Climbers like the Virginia Creeper have always been popular. The beautiful large red leaves really appeal to the imagination, providing a fantastic display of colours which look amazing against an old red brick wall, but even better on a white washed or a grey concrete surface. Be very daring and paint your wall Mediterranean blue before you plant the Virginia creeper. The contrast is spectacular!
Shrubs, runners like Clematis, roses and annual climbers are often classed as climbers although, in truth, they belong to the espaliers, which need to be trained and supported. In fact, there are only 5 self-clinging climbers; ivy, climbing hydrangea, Euonymus, the Trumpet Creeper and the Virginia Creeper. These plants will only have to be pointed into the right direction once. Virginia Creeper, especially, is a beautiful cover for a trellis, pergola, garden gate or some fantasy shape straight out of your imagination. For a delightful living sun shield, make a parasol frame from a pole and some bamboo canes and plant two or three creepers at the base. In a rectangular, modern garden a square or pentagonal shaped parasol provides a fascinating contrasting shape. The aerial rootlets on the shoots will attach themselves to any available support, including trees. If they find no vertical surface to climb, they will turn into ground covering plants.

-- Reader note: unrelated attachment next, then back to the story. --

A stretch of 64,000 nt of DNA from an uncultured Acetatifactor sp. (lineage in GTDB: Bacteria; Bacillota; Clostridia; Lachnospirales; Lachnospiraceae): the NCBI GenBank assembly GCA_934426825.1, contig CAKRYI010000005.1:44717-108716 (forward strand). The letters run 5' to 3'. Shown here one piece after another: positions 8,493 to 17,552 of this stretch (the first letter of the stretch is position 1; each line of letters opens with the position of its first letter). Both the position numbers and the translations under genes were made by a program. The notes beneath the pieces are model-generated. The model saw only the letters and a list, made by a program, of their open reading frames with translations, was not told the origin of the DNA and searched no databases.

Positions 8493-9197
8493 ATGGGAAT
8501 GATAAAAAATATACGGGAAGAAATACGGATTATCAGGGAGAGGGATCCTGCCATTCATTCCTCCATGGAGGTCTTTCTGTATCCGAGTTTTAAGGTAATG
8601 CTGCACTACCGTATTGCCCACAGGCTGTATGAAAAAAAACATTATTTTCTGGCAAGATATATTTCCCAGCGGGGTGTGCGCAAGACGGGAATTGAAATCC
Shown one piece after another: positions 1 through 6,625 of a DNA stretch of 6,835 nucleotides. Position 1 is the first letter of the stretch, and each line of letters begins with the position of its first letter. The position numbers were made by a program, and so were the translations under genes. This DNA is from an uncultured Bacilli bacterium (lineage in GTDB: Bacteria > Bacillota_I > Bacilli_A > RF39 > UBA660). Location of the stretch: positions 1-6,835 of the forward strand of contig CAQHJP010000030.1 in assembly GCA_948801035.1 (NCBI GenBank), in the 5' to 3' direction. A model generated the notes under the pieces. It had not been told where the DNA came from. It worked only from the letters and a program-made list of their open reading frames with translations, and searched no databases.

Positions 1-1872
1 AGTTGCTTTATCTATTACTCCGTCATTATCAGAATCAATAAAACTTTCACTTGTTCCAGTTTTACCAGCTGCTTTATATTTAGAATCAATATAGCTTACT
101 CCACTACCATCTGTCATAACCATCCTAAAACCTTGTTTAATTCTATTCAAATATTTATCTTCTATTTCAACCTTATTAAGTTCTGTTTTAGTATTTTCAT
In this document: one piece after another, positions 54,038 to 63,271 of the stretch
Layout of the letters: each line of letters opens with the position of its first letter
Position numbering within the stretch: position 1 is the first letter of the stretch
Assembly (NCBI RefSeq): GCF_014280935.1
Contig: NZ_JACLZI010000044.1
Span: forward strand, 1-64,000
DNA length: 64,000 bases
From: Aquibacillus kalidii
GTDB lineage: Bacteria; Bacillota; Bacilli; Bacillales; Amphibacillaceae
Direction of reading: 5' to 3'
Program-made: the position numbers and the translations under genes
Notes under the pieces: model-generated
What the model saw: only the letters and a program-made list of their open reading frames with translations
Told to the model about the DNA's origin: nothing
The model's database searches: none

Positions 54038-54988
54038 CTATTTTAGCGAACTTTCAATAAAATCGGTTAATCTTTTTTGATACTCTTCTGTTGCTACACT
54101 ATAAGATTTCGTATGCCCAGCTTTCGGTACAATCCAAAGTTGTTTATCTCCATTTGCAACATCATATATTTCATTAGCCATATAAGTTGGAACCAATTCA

Virginia Creeper as a climber
This best-known climber is also known as the easiest to grow. It will accept any type of soil, although they do have a slight preference for acidic soil. They can be planted in full sun, half-shade as well as deep shade, although you will get the best result if you place a single plant against a wall which is not north facing. Within a few years the Virginia creeper will have covered the entire wall like a fan.
Beautiful in three seasons
Although the plant loses its foliage in winter, it makes up for that with a different and splendid colour display in each of the other seasons. In spring, green leaves appear, and these slowly change colour all through the summer until presenting a grand finale in autumn with spectacular colours. The Virginia creeper flowers, almost unnoticeably, in June and July with tiny yellowy-green flowers.
Other beautiful climbers
If an entire wall is not available or you prefer finer foliage, the Parthenocissus tri. Lowii would be a good choice. For exotic colour, another variety worth mentioning is the Parthenocissus tri. Veitchii, with lilac coloured berries. Even the first shiny spring foliage is purple!
Pruning Virginia Creeper
If you have a Virginia creeper climbing up your wall, it is almost a shame to prune it. However, when the vines reach the guttering or the roof tiles, it is time to reach for the pruning scissors. Do not hesitate to prune the plant back if it gets too high or wide to your liking. This plant recovers easily.